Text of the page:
Daivd Silverman has kindly allowed me to re-post a blog entry he wrote for SAGE last year.
David Silverman – Goldsmiths College, University of London, UK
Instead of looking, listening and reading, the majority of contemporary qualitative researchers prefer to select a small group of individuals to interview or to place in focus groups. In this sense, by assembling a specific research sample, linked only by the fact that they have been selected to answer a pre-determined research question, such researchers prefer to ‘manufacture’ their data rather than to ‘find’ it in the ‘field’. Despite their earnest claims to do something quite different from quantitative research (more ‘humanistic’, more ‘experiential’, more ‘in-depth’), such manufacture of data to answer a specified research problem is precisely the method which quantitative research espouses.
Potter (1996, 2002) has roundly criticised researchers who use his own approach (discourse analysis) for depending too much on interview data and has argued for a greater use of naturally occurring data. Closely following my concept of ‘manufactured’ data he shows how interviews, experiments, focus groups and survey questionnaires are all ‘got up by the researcher’. Instead, he proposes what he humorously calls The Dead Social Scientist Test. As he describes it:
‘The test is whether the interaction would have taken place in the form that it did had the researcher not been born or if the researcher had got run over on the way to the university that morning’. (Potter,1996:135)
Potter’s Test suggests that the default data source for qualitative researchers should be those contexts which societal members ordinarily assemble for themselves. Faced with the ubiquity and complexity of such contexts, why would any researcher seek to create a special research setting in order to study how people behave? To those who argue that some members’ practices are difficult to access, we can agree but point out that such unavailability is only apparent and based on commonsense assumptions about where phenomena (e.g. ‘the family’) are to be found.
Yet, despite these cogent arguments, ‘artificial’ research settings, such as interviews and focus groups, have become predominant in qualitative research and even ethnographers usually feel compelled to combine and test their observations by asking questions of informants.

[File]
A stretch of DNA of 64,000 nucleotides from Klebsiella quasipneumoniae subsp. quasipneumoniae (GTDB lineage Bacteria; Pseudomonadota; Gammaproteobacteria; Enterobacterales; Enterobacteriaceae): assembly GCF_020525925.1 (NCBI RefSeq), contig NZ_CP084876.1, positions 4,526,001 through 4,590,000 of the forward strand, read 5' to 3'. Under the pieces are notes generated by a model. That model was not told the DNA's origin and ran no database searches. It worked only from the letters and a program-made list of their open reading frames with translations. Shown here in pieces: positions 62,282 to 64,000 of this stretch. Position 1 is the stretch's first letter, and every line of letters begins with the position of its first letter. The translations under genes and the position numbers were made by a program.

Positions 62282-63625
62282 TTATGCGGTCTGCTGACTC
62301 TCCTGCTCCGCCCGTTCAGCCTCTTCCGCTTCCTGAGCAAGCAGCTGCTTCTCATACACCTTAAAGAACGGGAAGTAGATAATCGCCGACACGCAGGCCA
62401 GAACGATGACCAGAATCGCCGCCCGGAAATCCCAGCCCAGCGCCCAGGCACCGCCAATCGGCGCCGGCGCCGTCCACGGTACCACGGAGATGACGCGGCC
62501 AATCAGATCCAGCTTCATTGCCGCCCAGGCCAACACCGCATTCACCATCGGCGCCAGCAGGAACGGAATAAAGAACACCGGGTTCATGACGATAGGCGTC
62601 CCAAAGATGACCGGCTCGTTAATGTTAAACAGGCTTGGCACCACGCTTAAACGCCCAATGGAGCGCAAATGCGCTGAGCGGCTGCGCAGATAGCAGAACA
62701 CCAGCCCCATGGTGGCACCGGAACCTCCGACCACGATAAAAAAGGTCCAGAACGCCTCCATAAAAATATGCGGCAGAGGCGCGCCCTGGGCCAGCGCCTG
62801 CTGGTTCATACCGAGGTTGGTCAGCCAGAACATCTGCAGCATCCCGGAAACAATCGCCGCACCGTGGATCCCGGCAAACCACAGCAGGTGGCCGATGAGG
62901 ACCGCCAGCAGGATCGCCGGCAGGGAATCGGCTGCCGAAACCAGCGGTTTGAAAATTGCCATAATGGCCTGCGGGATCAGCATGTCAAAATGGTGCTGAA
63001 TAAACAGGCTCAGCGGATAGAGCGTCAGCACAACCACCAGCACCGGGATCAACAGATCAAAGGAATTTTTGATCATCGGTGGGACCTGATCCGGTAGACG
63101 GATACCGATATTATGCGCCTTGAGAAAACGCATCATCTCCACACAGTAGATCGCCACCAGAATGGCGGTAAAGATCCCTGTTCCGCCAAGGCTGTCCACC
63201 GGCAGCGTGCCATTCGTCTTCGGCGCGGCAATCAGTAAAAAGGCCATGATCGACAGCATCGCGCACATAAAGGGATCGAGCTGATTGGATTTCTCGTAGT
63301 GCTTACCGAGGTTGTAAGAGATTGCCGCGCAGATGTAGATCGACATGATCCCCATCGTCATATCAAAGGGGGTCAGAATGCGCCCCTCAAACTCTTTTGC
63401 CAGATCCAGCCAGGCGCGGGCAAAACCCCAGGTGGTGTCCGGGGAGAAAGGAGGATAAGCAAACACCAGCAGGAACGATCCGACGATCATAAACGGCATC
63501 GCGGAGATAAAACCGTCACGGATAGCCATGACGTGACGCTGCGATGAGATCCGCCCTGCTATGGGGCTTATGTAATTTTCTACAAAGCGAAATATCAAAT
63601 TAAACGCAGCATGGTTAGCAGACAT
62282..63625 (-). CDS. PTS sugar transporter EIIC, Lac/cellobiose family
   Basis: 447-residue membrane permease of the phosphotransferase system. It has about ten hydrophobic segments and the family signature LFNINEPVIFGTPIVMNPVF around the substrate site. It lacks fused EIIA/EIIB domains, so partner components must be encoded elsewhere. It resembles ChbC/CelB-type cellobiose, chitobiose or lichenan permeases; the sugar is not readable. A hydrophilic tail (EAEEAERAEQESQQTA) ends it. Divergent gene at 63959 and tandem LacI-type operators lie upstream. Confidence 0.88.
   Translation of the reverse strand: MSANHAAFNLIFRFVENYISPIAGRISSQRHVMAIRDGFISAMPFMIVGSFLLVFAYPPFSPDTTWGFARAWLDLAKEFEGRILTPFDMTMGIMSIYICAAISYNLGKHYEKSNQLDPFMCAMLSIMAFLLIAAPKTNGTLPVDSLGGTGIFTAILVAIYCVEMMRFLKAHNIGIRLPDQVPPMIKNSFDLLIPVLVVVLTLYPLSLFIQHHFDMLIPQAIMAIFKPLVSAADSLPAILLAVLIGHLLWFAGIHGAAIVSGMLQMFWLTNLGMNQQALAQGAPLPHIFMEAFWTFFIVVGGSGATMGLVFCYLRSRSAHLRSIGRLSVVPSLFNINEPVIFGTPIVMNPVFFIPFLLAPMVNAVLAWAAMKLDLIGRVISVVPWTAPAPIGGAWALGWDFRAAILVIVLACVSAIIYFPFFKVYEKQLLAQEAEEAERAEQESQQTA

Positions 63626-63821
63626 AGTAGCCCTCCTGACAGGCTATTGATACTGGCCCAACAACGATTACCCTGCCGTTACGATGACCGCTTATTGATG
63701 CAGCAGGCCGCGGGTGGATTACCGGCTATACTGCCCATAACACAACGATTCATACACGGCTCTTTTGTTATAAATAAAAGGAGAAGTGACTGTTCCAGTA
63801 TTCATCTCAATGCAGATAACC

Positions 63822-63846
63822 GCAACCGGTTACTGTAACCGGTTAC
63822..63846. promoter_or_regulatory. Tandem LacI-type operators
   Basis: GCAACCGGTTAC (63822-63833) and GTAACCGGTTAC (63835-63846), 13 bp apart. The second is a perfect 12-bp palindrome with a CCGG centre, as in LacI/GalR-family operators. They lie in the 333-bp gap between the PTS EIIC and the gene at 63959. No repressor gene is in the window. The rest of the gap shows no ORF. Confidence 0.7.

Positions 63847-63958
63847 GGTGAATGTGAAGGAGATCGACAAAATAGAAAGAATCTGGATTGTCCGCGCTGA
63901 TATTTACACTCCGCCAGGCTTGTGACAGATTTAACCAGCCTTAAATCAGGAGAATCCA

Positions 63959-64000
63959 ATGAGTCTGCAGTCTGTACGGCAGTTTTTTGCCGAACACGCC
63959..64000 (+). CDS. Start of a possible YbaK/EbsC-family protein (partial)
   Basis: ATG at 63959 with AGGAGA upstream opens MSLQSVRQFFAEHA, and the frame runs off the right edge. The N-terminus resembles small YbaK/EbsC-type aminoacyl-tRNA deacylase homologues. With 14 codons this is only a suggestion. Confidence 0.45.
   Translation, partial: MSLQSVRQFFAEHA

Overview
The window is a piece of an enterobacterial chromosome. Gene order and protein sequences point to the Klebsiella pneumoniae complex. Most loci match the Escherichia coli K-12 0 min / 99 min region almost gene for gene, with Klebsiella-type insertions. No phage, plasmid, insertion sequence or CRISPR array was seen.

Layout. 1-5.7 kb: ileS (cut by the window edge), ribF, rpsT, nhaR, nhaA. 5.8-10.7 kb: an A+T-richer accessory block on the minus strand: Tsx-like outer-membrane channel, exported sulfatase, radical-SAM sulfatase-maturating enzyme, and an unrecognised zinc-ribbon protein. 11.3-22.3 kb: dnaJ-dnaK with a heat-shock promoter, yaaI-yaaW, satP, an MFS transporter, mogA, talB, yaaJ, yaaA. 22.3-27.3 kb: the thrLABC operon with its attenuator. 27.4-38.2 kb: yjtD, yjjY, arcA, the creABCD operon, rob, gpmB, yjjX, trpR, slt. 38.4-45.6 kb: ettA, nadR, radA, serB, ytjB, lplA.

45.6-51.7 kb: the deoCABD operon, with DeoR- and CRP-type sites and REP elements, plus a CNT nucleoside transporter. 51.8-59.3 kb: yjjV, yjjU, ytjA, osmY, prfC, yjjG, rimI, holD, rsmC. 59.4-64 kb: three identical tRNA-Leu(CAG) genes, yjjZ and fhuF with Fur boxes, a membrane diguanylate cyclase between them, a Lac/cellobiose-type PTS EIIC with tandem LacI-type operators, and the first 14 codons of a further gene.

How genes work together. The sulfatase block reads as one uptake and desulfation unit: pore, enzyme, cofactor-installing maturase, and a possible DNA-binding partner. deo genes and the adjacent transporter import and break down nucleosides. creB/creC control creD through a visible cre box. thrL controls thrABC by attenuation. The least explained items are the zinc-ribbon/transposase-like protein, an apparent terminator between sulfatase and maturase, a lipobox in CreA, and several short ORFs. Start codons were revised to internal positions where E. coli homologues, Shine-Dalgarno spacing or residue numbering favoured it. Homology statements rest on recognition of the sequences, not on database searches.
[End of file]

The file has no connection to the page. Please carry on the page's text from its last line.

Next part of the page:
Of course, in all research, choice of data must, in part, depend upon our research problem. Equally, there is no question that all polarities should be investigated – particularly where, as here, they involve an appeal to ‘nature’ (see Speer 2002).
However, my own research experience teaches me that, all things being equal, it is usually a good ploy (and certainly an aid to the sluggish imagination) to begin a research project by looking at naturally occurring data. While iron rules are rarely a good idea in research, this rule has worked for me and many of my students.
Harvey Sacks continually reminded his students that our intuitions rarely give us a good guide to how people actually behave. We cannot rely on our memory of what someone said because such memory will not preserve the fine detail of how people organise their conversation. Nor is this problem soluble by using mechanical equipment to record research interviews. For people’s own perceptions are an inadequate guide to their behaviour.
By contrast, naturally occurring data can serve as a wonderful basis for theorising about things we could never imagine. As Sacks puts it, using what ordinarily happens in the world around us means: ‘we can start with things that are not currently imaginable, by showing that they happened’. (1992,1:420)
Potter has recently extended Sacks’s arguments and I can do no better that present below the five virtues that Potter finds in working with naturally occurring data (Potter,2002:540 adapted):
- Naturally occurring data does not flood the research setting with the researcher’s own categories (embedded in questions, probes, stimuli, vignettes and so on).
- It does not put people in the position of disinterested experts on their own and others’ practices and thoughts.
- It does not leave the researcher to make a range of more or less problematic inferences from the data collection arena to topic as the topic itself is directly studied.
- It opens up a wide variety of novel issues that are outside the prior expectations embedded in, say, interview questions.
- It is a rich record of people living their lives, pursuing goals, managing institutional tasks and so on.
None of Potter’s five points, deny that interviews or experiments can ever be useful or revealing:
‘However, they suggest that the justificatory boot might be better placed on the other foot. The question is not why should we study natural materials, but why should we not?’. (Potter,2002:540)
Extracted from David Silverman A Very Short, Fairly Interesting, Reasonably Cheap Book about Qualitative Research, Chapter Two
Potter, J. (1996) Discourse analysis and constructionist approaches: theoretical background. In J.Richardson (ed.) Handbook of Qualitative Research Methods for Psychology and the Social Sciences,
Leicester:BPS Books: 125-140.
Potter, J. (2002) Two kinds of natural. Discourse Studies, 4 (4): 539-42.
Sacks, H. (1992) Lectures on Conversation, edited by Gail Jefferson with an Introduction by Emmanuel Schegloff, Blackwell, Oxford, 1992, 2 volumes.
Speer, S. (2002) ‘Natural’ and ‘contrived’ data:a sustainable distinction?. Discourse Studies, 4 (4): 511-25.
* The original post was featured on methodology.co.uk, SAGE’s forerunner to Methodspace. Read the original post and comments here.